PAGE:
March 30, 1999 5:45 PM PST
Drugstores want crackdown on rogue sites
Soma.com today urged stricter enforcement of existing laws, and was quickly joined by two competitors, PlanetRx and Drugstore.com, which also back efforts to crack down on online pharmacies that aren't following regulations.
"It's a bad result if good guys get tarred with the brush meant to be applied to the bad," Soma.com spokesman Mitchell Reed said. "The good guys have absolutely nothing to fear from tough enforcement of laws that are on the books."
The mainstream online pharmacies are trying to avoid being lumped with what they call "profiteers" and "pill pushers." Those include Web sites that offer online clinical consultations but don't charge the customer unless they receive a prescription, most commonly for the male impotence drug Viagra or Propecia, a medication to treat baldness.
The call for tighter regulation comes as a variety of health professionals, pharmacy trade groups, and legislators decry abuses of laws regulating prescription drugs.
Last week, the National Association of Boards of Pharmacy, said it would develop a new program to certify Internet pharmacies. The NABP, made up of pharmacy regulators in each state, will allow online pharmacies that meet the standards of its Verified Internet Pharmacy Practice Sites (VIPPS) program put a seal of approval on their Web storefronts. NABP will also publish a list of approved Net pharmacies.
The troublesome pharmacies frequently jump from one Web address to another, then disappear or set up shop under another name to escape detection, NABP said.
Mainstream Internet pharmacies like Soma.com say they're worried that publicity about fly-by-night operators will hurt their business. An episode of the ABC television show "20-20" last night ran a story about a man who died after obtaining medication through an online pharmacy on a prescription written from an online consultation.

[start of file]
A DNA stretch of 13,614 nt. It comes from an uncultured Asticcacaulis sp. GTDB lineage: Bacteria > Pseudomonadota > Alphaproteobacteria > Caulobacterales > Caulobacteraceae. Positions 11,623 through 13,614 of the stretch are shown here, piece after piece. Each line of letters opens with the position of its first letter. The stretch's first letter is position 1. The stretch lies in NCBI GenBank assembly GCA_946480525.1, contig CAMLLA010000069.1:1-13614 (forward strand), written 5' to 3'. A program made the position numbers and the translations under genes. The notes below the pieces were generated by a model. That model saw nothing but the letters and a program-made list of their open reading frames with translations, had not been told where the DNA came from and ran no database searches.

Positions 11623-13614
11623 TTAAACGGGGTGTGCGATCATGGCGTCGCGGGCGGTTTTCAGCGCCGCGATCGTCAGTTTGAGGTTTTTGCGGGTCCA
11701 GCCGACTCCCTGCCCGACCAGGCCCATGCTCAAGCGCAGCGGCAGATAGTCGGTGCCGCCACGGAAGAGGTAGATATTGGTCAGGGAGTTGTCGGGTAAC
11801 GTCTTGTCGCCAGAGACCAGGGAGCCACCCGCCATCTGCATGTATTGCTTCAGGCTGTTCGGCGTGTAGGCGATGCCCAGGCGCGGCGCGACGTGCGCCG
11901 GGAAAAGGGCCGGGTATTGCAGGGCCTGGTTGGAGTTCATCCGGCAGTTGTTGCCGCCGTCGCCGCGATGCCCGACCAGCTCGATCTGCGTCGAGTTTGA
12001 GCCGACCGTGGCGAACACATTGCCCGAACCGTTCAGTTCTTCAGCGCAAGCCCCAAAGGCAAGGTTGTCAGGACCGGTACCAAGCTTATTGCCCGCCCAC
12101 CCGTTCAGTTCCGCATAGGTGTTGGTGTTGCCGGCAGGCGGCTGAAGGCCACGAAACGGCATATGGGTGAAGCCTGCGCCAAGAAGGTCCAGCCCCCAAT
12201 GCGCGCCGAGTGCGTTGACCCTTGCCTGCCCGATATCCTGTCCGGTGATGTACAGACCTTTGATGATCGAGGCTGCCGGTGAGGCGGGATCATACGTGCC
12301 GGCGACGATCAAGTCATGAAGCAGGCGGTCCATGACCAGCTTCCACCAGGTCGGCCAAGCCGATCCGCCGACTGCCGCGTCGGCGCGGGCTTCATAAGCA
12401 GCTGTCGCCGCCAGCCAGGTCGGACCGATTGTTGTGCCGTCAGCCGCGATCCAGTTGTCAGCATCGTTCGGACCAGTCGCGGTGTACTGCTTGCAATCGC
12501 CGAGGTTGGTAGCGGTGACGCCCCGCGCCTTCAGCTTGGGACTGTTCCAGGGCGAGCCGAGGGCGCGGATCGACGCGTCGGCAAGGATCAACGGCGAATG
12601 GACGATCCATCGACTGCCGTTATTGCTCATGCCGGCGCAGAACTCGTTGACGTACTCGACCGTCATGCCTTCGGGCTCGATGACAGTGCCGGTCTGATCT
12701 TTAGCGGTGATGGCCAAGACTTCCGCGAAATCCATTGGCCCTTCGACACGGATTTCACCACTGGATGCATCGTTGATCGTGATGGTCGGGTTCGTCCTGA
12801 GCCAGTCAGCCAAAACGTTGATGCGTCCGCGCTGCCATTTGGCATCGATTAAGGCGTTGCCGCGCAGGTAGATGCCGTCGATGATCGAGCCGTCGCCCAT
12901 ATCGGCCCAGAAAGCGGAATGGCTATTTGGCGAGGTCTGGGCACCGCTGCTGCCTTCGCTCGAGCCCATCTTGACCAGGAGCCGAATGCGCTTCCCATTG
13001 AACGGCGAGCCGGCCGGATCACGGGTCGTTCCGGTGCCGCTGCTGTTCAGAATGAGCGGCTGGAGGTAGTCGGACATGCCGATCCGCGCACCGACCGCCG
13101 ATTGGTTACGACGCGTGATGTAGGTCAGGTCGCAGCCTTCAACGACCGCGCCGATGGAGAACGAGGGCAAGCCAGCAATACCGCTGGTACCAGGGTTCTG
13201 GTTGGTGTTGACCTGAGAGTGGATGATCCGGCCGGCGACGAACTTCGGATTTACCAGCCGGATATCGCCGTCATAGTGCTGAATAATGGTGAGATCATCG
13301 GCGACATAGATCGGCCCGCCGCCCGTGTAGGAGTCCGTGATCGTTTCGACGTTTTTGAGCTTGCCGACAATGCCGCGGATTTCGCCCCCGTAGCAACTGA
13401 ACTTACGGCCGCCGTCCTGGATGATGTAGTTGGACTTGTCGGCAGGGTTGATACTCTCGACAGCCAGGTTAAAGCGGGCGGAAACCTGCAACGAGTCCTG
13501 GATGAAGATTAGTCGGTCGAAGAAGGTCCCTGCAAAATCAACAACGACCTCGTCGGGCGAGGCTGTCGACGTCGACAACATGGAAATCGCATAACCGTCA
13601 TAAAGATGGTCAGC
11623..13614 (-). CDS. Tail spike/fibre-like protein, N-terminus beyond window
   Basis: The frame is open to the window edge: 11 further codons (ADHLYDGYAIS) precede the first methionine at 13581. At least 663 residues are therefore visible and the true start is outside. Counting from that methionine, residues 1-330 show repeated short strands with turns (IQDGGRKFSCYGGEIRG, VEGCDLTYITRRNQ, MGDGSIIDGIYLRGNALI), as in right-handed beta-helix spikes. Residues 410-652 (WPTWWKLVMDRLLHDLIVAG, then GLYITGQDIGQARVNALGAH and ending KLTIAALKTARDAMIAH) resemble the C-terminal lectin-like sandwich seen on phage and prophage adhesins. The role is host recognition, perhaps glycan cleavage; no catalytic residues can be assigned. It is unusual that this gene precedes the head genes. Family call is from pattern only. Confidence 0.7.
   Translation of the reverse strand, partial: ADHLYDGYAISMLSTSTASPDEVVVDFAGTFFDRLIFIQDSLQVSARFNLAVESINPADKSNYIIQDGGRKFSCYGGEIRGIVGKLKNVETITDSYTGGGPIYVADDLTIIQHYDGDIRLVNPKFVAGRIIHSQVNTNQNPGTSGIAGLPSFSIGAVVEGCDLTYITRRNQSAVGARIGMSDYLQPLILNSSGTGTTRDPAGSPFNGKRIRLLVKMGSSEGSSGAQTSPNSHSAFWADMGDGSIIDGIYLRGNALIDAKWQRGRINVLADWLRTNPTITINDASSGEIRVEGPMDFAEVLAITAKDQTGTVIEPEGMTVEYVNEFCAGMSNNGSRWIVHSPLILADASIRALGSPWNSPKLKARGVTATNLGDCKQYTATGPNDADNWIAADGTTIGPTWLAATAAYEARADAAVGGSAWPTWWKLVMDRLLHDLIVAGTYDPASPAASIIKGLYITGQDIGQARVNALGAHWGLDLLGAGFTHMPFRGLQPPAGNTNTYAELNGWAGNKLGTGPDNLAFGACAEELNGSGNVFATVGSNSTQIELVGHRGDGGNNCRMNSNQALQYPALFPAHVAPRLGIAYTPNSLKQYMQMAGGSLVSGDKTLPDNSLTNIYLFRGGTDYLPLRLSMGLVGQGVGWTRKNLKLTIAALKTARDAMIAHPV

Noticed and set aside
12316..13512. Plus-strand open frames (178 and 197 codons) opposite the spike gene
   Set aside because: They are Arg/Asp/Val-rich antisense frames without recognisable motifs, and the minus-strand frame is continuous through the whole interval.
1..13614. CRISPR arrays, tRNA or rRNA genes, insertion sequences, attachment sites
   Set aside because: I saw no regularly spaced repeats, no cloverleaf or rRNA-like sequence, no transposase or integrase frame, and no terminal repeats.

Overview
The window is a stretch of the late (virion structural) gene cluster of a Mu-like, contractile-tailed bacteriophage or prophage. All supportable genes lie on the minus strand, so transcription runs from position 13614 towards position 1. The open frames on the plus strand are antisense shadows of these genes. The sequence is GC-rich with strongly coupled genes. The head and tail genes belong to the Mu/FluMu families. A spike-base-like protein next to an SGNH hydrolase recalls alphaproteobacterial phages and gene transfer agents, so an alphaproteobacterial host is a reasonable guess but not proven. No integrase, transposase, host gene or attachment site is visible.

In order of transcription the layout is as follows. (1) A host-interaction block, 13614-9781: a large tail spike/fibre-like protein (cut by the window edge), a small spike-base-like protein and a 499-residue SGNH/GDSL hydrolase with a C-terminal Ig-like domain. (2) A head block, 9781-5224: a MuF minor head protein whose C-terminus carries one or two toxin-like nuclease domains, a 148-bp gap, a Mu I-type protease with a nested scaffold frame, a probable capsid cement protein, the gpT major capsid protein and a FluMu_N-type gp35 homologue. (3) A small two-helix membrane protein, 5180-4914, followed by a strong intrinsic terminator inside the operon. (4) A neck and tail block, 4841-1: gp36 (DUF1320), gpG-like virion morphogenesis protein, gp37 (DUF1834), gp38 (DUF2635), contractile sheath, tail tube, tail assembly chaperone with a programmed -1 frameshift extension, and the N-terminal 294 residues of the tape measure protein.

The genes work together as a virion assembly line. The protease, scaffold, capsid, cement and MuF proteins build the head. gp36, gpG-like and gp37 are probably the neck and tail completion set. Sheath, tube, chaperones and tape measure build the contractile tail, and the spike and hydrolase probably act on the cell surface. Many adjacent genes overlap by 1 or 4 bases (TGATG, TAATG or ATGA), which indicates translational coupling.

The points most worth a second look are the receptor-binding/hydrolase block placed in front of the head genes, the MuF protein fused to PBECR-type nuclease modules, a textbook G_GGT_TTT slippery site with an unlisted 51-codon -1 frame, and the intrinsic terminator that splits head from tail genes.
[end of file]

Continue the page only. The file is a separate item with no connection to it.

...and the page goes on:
Earlier this month, members of the House Commerce Committee released a letter in which it asked the General Accounting Office, Congress's investigative arm, to assess the scope of the Internet-based pharmaceutical market and determine how many prescriptions were being dispensed without a doctor's consultation.
The Food and Drug Administration also requested help from the Federal Trade Commission in monitoring and identifying Web sites that prescribe or dispense prescription drugs illegally. Reportedly some 30 Web sites sell Viagra or black-market versions of the drug online.
"There are folks out there prescribing Viagra illegally," said Stephanie Schear, PlanetRx vice president of business development. "We support regulation because we believe that everyone else should be complying with those standards."
Drugstore.com spokeswoman Debby Fry Wilson said her firm's chief pharmacist, Andy Stergachis, is working with the NABP to develop its certification program.
"The state boards of pharmacy are quite able to manage the situation and come up with standards of practice," Wilson said. "This Good Housekeeping seal of approval will be a good measurement for consumers to be able to distinguish the good players from the bad players."